In North Carolina, you’ll find wine as unique as the land itself. In fact, no other region in the world grows every major type of grape including vinifera, French-American hybrids, labruscas and muscadines. The state’s varied geography, climate and soil makes this feat possible.
The state’s geography ranges from coastal islands to mountains rising 6,000 feet high. This geographical diversity creates a variety of climate conditions. Higher elevations in the Appalachians have a climate similar to southern Canada while areas along the southern coast below Wilmington can be considered subtropical. From an abundance of rainfall in the mountains to dry ocean breezes along the coast, wine makers here have adapted well to various conditions, including the soil.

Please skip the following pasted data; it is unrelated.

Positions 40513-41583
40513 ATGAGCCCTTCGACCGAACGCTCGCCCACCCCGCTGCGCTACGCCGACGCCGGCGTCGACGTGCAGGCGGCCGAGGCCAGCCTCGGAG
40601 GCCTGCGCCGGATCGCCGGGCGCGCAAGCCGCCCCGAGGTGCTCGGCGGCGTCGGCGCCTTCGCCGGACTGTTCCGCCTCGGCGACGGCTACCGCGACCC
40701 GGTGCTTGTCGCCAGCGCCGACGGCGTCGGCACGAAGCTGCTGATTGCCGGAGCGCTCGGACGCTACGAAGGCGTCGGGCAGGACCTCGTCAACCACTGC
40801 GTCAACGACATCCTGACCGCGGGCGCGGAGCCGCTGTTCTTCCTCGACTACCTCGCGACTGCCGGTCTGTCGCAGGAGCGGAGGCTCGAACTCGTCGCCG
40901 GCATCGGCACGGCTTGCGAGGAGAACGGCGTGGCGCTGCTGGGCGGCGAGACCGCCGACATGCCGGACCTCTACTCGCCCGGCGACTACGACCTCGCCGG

In the Piedmont region, the red clay and heaviness of the soil puts more stress on vines, which is not necessarily a bad thing. Many people believe that success in winemaking comes only with struggle. In North Carolina, high-quality grapes are even grown in sandy and rocky soil and Martin Vineyards on Knotts Island is actually planted on a sand dune. So it’s no surprise that a land this diverse produces wines so rich in depth and character.